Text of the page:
For centuries, healers have examined and integrated consciousness with the body. Consciousness, or what’s going on in our mind, is the thread of life. Although it’s a challenge to measure, it cannot be dismissed. In the words of philosopher Aristotle, “The energy of the mind is the essence of life.”
The field of energy medicine and energy psychology in America dates back almost two centuries. These are umbrella terms that refer to techniques designed to heal physical, emotional or spiritual imbalances by impacting a person’s energy body or biofield. Nicola Tesla, the inventor of modern alternating current technology, was keenly interested in these practices and building technology for it. He believed “If you want to find the secrets of the universe, think in terms of energy, frequency and vibration.” Psychologist Ken Dychtwald, Ph.D referred to this idea as the “BodyMind” and introduced it to the fitness and medical industry in 1950, launching an ongoing exploration of the vital body and mind connection.
Today, energy medicine is officially recognized by the U.S. healthcare systems as a sub-specialty within the larger field of Complementary and Alternative Medicine (CAM). The discussion of the connection has expanded from ancient healing practices based on the notion of energy as vital essence: qi or chi in traditional Chinese medicine, and prana in Eastern yogic traditions, which describes vitality and life breath of the energy body that extends beyond the physical, mental and emotional body.
New energy therapies are becoming prevalent, and while they may vary in technique, they all serve to expand our understanding of the body’s capability to heal. They all give us insight into the way our psychology and physiology interact with each other, as well as interact with the world around us. And interest in new therapies is growing: Americans spent $33.9 billion on alternative medicine, according to the most recent figures from the National Institutes of Health’s National Center for Complementary and Integrative Health.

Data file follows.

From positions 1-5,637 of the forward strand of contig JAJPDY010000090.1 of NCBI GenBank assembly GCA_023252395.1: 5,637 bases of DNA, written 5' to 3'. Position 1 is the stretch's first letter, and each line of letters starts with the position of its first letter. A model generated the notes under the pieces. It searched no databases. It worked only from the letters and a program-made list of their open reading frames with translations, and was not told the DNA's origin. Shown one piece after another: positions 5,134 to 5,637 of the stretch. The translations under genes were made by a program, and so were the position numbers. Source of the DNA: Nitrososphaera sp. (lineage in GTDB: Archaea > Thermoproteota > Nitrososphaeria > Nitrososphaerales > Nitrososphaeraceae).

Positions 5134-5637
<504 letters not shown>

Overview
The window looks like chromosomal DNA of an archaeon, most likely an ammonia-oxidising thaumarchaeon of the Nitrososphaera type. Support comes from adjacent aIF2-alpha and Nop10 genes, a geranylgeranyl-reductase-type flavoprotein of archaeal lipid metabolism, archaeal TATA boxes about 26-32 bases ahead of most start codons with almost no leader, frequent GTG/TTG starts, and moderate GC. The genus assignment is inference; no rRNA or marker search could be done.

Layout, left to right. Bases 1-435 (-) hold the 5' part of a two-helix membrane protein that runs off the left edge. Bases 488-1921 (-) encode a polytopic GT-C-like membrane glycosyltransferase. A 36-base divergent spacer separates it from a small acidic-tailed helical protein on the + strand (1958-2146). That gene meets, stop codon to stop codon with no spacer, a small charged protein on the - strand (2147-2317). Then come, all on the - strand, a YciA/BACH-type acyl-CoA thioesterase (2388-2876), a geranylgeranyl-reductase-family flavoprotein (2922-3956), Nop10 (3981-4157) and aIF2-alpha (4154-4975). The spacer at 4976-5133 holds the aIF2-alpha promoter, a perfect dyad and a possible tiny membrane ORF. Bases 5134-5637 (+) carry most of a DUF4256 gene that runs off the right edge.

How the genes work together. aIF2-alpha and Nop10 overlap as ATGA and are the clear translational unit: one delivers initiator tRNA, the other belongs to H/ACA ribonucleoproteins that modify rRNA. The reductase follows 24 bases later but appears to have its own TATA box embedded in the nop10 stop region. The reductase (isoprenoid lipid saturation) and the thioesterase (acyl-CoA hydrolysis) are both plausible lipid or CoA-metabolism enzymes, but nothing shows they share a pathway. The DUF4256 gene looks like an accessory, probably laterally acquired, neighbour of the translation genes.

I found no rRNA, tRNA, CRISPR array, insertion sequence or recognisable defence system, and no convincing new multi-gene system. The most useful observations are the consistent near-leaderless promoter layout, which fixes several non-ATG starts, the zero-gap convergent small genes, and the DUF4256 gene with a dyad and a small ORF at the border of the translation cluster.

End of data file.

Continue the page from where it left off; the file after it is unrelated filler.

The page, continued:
From BodyMind to BodyTalk
Greg Wieting, the founder of The Resilience Project, a Reiki School integrating meditation and yogic philosophy into the curriculum, is a yogi, Reiki master and meditation coach. He also practices a form of energy healing called BodyTalk. Wieting explained to 24Life that this modern-day technique is a personalized healthcare approach that serves to restore communication among the systems of the body, while also rebooting the body’s natural ability to heal. Wieting credits BodyTalk and other energy practices with guiding him on his own healing journey through chronic pain, anxiety, depression, scoliosis and sexual abuse trauma.
Like many others, Wieting grew up always looking for a quick fix to his chronic pain and illnesses, and yet chasing and suppressing symptoms never addressed his pain. In fact, his pain increasingly affected the quality of his life and he was left searching for an entirely new solution. Finally, in his early 20s, Wieting was introduced to Reiki (a type of hands-on body healing therapy), and he began on a path that led him to BodyTalk, yoga and meditation.